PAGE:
Cybersecurity consists of identifying patterns in software systems which are caused by malicious activity. These patterns---also known as malware signatures or more generally, as Indicators of Compromise (IoCs)---are typically identified from experience. I.e., it is only once a malicious actor has caused damage that its associated IoC can be extracted and stored in a repository of intelligence.
Subsequent attacks from that same threat can then be thwarted by looking up the corpus of intelligence for the matching IoCs. This paradigm based on static look-ups can be augmented by heuristics so as to "bootstrap" the intelligence to new, out-of-sample threats. This is however demanding in terms of domain knowledge and prone to obsolescence. To overcome these limitations, machine learning (ML) presents itself as the ultimate improvement in that it generates its own heuristics on the fly.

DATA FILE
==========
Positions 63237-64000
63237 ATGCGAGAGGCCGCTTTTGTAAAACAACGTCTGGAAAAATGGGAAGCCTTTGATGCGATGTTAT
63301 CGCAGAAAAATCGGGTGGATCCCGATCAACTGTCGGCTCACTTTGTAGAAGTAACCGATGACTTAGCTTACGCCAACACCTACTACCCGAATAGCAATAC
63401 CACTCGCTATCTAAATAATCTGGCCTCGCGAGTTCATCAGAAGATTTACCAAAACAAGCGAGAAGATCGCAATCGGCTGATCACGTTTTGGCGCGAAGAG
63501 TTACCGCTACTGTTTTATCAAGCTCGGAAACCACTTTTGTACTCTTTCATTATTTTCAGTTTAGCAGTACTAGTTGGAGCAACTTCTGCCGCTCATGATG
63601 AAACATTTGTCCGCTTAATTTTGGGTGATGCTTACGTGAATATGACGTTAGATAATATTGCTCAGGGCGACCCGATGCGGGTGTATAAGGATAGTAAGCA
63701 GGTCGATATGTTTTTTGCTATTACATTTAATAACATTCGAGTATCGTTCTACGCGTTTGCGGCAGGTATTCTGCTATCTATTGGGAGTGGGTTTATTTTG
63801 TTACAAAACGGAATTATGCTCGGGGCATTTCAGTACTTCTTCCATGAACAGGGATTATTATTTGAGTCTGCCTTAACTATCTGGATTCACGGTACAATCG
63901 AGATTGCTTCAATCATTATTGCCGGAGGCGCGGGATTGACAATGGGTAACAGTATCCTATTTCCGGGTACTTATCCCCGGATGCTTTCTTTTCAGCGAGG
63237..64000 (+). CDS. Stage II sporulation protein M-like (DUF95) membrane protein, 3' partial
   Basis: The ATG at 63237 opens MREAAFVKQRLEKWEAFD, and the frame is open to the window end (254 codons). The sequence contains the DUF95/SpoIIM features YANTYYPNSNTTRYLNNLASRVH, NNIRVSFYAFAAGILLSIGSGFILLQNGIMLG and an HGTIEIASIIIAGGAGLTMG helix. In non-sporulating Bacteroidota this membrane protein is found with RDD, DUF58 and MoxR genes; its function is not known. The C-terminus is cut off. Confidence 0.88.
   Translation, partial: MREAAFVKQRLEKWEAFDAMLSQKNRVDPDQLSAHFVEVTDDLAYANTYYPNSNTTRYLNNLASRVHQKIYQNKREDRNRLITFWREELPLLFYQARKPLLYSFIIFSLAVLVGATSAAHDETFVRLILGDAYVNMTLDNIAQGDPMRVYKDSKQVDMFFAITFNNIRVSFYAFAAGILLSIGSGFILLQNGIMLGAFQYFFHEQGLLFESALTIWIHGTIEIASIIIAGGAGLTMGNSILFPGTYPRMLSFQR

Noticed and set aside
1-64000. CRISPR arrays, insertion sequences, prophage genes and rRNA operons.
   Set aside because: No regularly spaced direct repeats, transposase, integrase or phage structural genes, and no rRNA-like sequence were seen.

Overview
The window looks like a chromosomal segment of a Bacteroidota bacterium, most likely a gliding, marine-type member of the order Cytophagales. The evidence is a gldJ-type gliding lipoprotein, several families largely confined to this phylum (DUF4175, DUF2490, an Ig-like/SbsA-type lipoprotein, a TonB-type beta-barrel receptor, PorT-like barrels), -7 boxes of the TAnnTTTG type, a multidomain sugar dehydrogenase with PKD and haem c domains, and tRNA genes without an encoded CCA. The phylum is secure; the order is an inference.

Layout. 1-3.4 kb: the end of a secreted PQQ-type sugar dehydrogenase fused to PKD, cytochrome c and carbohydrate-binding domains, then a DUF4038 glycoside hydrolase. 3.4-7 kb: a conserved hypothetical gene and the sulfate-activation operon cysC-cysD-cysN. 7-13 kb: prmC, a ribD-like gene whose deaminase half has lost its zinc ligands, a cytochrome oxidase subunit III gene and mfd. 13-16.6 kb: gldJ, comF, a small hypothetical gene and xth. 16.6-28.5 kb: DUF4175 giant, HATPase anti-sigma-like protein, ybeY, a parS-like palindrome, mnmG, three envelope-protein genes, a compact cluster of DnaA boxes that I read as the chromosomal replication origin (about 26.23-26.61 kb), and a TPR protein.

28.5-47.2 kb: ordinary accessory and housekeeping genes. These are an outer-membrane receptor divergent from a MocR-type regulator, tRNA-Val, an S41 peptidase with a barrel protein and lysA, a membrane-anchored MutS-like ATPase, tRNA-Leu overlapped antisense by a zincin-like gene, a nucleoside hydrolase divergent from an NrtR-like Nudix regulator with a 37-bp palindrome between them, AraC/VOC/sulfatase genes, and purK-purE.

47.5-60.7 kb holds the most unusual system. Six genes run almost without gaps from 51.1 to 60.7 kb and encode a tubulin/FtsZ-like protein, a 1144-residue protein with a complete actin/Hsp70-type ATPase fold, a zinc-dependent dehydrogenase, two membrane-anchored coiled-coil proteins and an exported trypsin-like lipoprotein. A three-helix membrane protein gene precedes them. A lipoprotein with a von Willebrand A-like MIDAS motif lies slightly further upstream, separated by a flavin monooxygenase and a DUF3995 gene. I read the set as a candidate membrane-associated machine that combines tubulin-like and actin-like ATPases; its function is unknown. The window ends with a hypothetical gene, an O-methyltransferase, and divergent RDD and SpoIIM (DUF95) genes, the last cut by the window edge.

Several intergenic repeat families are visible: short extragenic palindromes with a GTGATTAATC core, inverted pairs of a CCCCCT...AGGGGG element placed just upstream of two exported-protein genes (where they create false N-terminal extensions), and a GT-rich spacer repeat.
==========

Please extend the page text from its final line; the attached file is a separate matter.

This talk will present a joint research project---supported by the Innovation Fund---between the CSIS, DTU, and AAU, which aims to lay the groundwork for a unifying approach to applying ML to cybersecurity. The target system to result from this project shall incorporate a way to elicit and relate the various features needed to generate business intelligence. This presents a host of technical, scientific, and organizational challenges that we will discuss.